“Now there’s an eyesore! Who do you think put that up?” God asked. Oh fun, I thought. A road game, like I spy with my little eye. (I play this with the grandchildren.) We’ll call this one Who put up that billboard?

“Well,” I said. “I’m guessing it’s someone you know quite well, but who only knows you through the lenses of judgement or vengeance. Am I right?”

“You’re warm,” God said.

“Okay. Let’s see. It’s got to be someone who’s unaware of all the places you hang out. Someone who doesn’t understand you make everyone’s acquaintance long before they open their eyes.” God nodded and gazed out the window, wispy tendrils of lavender floating around his head.

“And someone who has trouble understanding your infinite, ongoing, outlandish forgivingness. A bully, even. Trying to scare people into thinking you’re a bully too.”

God looked at me, grinned, and adjusted the seat. “These Prius seats are worse than economy class on the newer airplanes. Really hard on my lower back,” God said. “Think you can get the answer before Butte?”

I shrugged. The game was losing its appeal. I realized I didn’t like the person behind that billboard. I wanted to put another one alongside that said “You’ll meet God too, buddy. He’ll be gay. She’ll be the hungry one to your left. The homeless, uninsured drunk. He’ll be the one you put in the private, for-profit prison. She’ll be cold. Broke. Possibly abused. You will have crucified her more times than I can count.”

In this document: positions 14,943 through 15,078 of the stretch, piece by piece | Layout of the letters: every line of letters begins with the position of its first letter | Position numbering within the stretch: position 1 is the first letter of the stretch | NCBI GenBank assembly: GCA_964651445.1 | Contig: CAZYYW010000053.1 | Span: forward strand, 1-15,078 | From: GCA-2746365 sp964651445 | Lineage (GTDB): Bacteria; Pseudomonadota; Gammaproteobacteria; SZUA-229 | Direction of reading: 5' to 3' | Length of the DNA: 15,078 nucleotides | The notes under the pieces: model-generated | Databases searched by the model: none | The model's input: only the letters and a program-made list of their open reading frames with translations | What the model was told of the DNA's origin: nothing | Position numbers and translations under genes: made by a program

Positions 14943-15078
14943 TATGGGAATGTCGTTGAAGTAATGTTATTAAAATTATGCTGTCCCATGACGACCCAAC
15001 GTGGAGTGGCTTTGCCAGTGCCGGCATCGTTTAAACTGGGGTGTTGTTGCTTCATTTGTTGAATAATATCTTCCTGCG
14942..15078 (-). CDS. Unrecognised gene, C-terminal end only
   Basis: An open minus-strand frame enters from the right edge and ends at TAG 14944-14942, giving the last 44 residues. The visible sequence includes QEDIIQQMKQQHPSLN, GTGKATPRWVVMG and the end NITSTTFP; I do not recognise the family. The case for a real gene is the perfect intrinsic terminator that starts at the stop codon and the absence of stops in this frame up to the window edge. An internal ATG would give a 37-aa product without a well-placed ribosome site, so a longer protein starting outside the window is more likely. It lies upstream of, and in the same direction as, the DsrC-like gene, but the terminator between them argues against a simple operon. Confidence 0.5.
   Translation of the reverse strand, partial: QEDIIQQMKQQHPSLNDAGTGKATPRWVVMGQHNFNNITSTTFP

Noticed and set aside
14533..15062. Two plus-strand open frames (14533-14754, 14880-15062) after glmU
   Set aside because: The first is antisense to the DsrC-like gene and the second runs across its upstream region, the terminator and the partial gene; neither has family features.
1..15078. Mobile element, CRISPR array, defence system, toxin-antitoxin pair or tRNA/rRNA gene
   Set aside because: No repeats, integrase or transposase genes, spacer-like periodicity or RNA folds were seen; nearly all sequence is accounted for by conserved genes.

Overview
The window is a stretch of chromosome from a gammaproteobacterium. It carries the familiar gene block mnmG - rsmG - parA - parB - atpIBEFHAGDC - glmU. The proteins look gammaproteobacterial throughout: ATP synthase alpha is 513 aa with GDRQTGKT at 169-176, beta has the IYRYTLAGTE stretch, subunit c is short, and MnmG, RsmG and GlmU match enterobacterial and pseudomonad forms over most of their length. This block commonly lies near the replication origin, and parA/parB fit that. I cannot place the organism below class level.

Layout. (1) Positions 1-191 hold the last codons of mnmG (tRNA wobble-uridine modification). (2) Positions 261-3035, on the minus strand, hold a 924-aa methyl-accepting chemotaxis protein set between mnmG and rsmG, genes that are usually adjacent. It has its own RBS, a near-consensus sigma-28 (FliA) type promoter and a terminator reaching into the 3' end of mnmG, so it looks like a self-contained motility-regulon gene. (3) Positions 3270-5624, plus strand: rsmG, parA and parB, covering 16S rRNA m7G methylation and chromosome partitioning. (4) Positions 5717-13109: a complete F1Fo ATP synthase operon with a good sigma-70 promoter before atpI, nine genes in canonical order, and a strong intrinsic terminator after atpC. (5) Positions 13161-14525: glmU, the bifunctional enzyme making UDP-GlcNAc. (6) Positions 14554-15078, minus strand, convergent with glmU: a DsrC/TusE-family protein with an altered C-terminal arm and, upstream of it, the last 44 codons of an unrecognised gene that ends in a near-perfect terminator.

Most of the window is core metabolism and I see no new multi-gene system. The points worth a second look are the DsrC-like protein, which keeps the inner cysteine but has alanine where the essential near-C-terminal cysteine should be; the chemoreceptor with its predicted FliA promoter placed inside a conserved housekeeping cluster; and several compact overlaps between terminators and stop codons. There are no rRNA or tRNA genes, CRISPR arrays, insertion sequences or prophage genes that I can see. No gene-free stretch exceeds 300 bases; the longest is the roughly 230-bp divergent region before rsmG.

“Any more guesses?” God interrupted my line of thought. An answer had occurred to me. I didn’t want to say it, but with God, there’s no such thing. I hemmed and hawed. Then I just blurted it.

“It’s my neighbor, isn’t it?” I tightened my grip on the wheel, eyebrows knit together, angry tears welling up in my eyes.

“Right!!” God said. “Ding, ding, ding. You win. Way to go.”

“Ah, shit,” I said, using a word I usually avoid. God had tricked me again. “I should’ve known. I can’t love people like that, God. I just can’t.”

“Sure you can,” God said. His gnarled black hand covered mine for a moment, sending a wave of heat through my body. “I believe in you. Go for it. Remember, I’ve got your back.”

“Nonsense,” I said, giving God a punch in the shoulder.

“Nonsense,” God answered. We stopped in Butte for coffee.